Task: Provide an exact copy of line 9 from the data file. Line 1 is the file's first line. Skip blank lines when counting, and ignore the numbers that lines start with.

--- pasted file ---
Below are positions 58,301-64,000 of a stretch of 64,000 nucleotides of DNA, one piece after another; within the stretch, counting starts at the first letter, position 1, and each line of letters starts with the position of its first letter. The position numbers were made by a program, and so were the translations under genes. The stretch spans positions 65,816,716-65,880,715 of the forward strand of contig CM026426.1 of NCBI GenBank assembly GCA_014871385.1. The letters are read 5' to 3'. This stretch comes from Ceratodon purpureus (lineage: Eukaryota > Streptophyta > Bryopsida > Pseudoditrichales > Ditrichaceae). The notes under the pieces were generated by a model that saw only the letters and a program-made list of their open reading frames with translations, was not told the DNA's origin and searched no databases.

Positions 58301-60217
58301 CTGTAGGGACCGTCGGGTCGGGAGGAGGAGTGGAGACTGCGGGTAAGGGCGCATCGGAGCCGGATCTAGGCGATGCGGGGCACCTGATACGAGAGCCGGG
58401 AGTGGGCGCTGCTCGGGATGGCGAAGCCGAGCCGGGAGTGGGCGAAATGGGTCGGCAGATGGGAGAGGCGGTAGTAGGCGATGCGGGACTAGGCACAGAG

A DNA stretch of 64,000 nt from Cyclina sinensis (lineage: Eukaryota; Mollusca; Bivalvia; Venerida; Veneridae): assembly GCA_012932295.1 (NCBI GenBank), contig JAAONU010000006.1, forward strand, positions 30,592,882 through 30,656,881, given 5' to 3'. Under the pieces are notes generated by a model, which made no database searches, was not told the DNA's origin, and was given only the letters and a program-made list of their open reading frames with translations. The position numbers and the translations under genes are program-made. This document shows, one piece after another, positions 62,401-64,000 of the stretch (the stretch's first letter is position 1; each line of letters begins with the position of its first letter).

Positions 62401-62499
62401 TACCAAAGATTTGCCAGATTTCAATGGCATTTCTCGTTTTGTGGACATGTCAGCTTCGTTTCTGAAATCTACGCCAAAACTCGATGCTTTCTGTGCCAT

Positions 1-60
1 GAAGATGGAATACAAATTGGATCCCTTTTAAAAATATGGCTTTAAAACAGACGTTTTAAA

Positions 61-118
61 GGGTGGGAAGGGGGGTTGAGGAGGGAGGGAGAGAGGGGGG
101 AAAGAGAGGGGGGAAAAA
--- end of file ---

1 GAAGATGGAATACAAATTGGATCCCTTTTAAAAATATGGCTTTAAAACAGACGTTTTAAA